§102-37.70—How should a transferee account for the receipt of a larger or smaller number of items than approved by GSA on the SF 123?

When the quantity of property received doesn’t agree with that approved by GSA on the SF 123, the transferee should handle the overage or shortage as follows:


If... And... Then...

(a) More property is received than
was approved by GSA for transfer.

The known or estimated acquisition cost
of the line item(s) involved is $500 or more.

Submit a SF 123 for the difference to GSA.
(Identify the property as an overage and include the original transfer order number.)*

(b) Less property is received than
was approved by GSA for transfer.

The acquisition cost
of the missing item(s) is $500 or more.

Submit a shortage report to GSA,
with a copy to the holding agency.*

(c) The known or estimated acquisition
cost of the property is less than $500.

 

Annotate on your receiving and inventory records, a description of the property,
its known or estimated acquisition cost, and the name of the holding agency.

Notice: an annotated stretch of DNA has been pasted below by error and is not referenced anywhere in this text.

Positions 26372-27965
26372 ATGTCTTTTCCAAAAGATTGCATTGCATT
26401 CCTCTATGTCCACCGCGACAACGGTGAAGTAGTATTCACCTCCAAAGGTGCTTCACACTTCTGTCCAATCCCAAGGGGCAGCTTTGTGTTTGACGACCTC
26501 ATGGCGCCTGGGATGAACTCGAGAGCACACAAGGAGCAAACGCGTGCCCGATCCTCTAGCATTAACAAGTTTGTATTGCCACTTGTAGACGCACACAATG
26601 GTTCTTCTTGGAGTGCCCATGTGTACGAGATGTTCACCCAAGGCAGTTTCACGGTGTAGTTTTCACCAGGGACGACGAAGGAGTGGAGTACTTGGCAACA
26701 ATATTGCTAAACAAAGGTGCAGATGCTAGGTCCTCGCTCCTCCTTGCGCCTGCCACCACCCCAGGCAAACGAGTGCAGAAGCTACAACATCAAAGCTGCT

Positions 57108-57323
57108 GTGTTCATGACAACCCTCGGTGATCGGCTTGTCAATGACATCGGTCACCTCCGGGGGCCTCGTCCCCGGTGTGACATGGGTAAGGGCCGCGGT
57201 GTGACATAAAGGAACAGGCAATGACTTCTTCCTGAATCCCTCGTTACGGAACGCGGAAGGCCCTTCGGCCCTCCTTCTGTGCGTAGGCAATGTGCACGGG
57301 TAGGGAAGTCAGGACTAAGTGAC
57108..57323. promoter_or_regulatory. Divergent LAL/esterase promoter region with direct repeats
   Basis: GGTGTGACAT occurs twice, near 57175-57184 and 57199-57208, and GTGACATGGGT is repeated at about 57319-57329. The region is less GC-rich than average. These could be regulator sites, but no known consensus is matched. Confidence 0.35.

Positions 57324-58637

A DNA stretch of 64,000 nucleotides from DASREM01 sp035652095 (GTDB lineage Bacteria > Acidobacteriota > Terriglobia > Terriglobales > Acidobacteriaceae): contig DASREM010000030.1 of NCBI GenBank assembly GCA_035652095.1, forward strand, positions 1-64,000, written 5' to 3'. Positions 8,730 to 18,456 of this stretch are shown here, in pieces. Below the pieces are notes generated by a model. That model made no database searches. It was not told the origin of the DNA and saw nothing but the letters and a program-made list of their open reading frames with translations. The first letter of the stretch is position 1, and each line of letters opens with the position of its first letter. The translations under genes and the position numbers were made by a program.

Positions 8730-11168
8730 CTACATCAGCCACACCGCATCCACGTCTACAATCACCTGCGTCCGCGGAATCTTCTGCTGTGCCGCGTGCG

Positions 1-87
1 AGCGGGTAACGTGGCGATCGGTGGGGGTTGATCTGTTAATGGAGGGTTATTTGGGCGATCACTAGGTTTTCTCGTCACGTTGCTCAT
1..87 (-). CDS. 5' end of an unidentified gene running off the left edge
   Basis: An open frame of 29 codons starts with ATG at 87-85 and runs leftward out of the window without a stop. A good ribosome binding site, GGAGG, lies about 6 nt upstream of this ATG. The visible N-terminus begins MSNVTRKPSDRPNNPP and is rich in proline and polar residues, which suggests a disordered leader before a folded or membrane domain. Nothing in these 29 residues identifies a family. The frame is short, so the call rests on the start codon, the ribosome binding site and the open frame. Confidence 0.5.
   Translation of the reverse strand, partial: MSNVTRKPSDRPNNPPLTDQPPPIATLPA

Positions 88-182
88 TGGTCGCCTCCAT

* Submit the SF 123 or shortage report to the GSA approving office within 30 calendar days of the date of transfer.

§102-37.75—What should be included in a shortage report?

The shortage report should include:

  1. The name and address of the holding agency;

  2. All pertinent GSA and holding agency control numbers, in addition to the original transfer order number; and

  3. A description of each line item of property, the condition code, the quantity and unit of issue, and the unit and total acquisition cost.

§102-37.80—What happens to surplus property that isn’t transferred for donation?

Surplus property not transferred for donation is generally offered for sale under the provisions of part 102-38 of this chapter. Under the appropriate circumstances (see §102-36.305 of this chapter), such property might be abandoned or destroyed.

§102-37.85—Can surplus property being offered for sale be withdrawn and approved for donation?

Yes, surplus property being offered for sale may be withdrawn for donation if approved by GSA. GSA will not approve requests for the withdrawal of property that has been advertised or listed on a sales offering if that withdrawal would be harmful to the overall outcome of the sale. GSA will only grant such requests prior to sales award, since an award is binding.



Subpart B—General Services Administration (GSA)



§102-37.90—What are GSA’s responsibilities in the donation of surplus property?

The General Services Administration (GSA) is responsible for supervising and directing the disposal of surplus personal property. In addition to issuing regulatory guidance for the donation of such property, GSA:

  1. Determines when property is surplus to the needs of the Government;

  2. Allocates and transfers surplus property on a fair and equitable basis to State agencies for surplus property (SASPs) for further distribution to eligible donees;